If you want to be more active and your child already does physical activities, then try to join them when they have to practice at home. Running sprints? Try and run a few yourself with them. Sure, they may get a laugh at how winded you get, but it’s a fun and positive experience that they will remember fondly.

There are days when I want to cross-train and I can only do it when Jai is up. He toddles over to me while I am in plank pose and attempts to get on my back like I am a jungle gym. Nothing helps work those core muscles than 25 extra pounds sitting on your back that necessitates stability to prevent them from toppling over. He absolutely LOVES the game so I will be enlisting him this year to help me with my crosstraining.

Getting your children to join you is a wonderful opportunity to spend time with them and bond in ways that you may not expect. It’s a way to manage two possible goals at once: self-improvement for you and spending more time with them.

If they say no…

If your child says “no” or isn’t interested in the moment, that’s okay. Move forward on your own and perhaps curiosity will beckon them to join.

Keeping your goals pressure free for yourself and pressure-free for them will help keep you motivated. If you have to have your children involved and they catch a whiff of that, it will become a power struggle and you’ll both end up at odds.

Clarification: what I mean if you need to have your kids involved in order to do your goal, then you will run into power struggle issues. I don’t mean because of a lack of childcare, because you can adapt around that scenario.

It may work out that you can get them to be a part of your wellness journey, and it may not. But keep this in mind: if your children are young enough, they will see what you are doing and be interested in joining you at some point. Welcome it even if it means doing a little less work that day, or having to alter your plans.

Gentle encouragement from them wanting to spend time with you will go a long way for your success, just like gentle encouragement from you when they join you will go a long way in continuing to seek you out.

Everyone Enjoys the Reward

If you need to motivate yourself with rewards to keep moving forward with your goals, why not make it a reward that benefits the family? Want to get a new job by the end of the year? You apply and get it? Then take your whole family to a fun event to celebrate.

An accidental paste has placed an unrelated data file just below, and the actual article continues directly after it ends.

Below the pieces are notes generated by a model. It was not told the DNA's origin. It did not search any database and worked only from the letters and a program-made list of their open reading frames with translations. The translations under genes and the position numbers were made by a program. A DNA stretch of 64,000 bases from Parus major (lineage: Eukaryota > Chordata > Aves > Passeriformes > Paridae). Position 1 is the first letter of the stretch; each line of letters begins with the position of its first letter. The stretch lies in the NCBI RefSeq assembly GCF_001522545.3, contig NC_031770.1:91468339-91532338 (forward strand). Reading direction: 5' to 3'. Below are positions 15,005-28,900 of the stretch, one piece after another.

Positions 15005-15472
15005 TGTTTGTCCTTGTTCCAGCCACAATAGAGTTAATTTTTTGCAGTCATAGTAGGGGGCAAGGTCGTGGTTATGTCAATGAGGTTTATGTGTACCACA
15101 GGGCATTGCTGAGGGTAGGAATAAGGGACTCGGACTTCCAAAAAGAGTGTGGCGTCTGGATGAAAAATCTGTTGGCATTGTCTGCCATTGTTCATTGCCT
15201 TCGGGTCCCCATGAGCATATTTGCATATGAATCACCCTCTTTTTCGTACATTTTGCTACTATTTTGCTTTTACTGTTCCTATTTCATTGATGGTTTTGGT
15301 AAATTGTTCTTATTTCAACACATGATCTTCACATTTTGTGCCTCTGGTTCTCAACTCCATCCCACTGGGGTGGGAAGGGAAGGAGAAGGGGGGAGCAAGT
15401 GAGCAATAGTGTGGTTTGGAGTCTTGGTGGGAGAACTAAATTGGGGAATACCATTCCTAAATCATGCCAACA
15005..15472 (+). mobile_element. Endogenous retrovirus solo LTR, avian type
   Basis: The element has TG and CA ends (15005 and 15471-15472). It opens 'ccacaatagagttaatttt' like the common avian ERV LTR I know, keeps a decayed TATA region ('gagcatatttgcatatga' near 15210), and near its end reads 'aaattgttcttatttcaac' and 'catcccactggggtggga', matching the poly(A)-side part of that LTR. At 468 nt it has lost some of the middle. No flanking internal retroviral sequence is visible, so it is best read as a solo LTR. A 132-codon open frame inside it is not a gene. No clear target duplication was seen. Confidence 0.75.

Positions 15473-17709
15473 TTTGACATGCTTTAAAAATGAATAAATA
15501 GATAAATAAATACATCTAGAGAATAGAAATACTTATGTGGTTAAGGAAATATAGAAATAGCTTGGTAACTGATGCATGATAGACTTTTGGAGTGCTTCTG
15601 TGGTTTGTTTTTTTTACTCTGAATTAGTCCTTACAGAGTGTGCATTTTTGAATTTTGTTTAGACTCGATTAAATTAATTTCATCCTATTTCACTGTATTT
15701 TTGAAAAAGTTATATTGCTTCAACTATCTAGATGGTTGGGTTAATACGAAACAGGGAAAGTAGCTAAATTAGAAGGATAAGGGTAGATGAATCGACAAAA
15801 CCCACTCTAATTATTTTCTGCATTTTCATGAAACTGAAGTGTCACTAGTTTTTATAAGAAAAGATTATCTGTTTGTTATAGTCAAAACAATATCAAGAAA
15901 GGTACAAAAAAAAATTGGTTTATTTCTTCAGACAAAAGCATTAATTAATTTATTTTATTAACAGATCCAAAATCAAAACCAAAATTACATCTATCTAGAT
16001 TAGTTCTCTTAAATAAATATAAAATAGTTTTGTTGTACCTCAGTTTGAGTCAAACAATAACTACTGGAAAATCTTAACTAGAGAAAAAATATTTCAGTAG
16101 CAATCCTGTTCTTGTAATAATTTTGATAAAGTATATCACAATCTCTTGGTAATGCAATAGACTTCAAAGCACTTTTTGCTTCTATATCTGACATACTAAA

Doing this will get your children excited about helping you meet your goals because they are seeing the benefits themselves. You may find that they start hounding you and reminding you in ways you wish they wouldn’t because they want you to meet your goals,

You have your own personal cheering section. Take advantage of the positive energy they put into you and look at it at face value: they believe in you with no hidden motive or agenda. They want to see you succeed because they see you cheering them to succeed. Embrace the love that they give when you meet your goals.

Kids as Self-Improvement Motivation

We may want to improve because we want to be there for them when they get older, so they are the perfect motivators. Look at the world through their eyes: see their excitement, love, and positivity. Use that perspective to keep moving.

While it isn’t their responsibility to keep you motivated, they can function as living, breathing reminders of why we want to do what we are doing. If working through some difficult emotional situations is your goal, let their presence remind you that you are doing it for them.

And you may find that they will be your strongest allies and cheerleaders, possibly making a grueling task more tolerable. Who knows? You may pick up a new hobby together that becomes a life-long passion.

How do you think your children will function as self-improvement motivators in your own life? Have they helped motivate you in the past? Leave a comment below with your experiences.

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Featured photo credit: Michelle Melton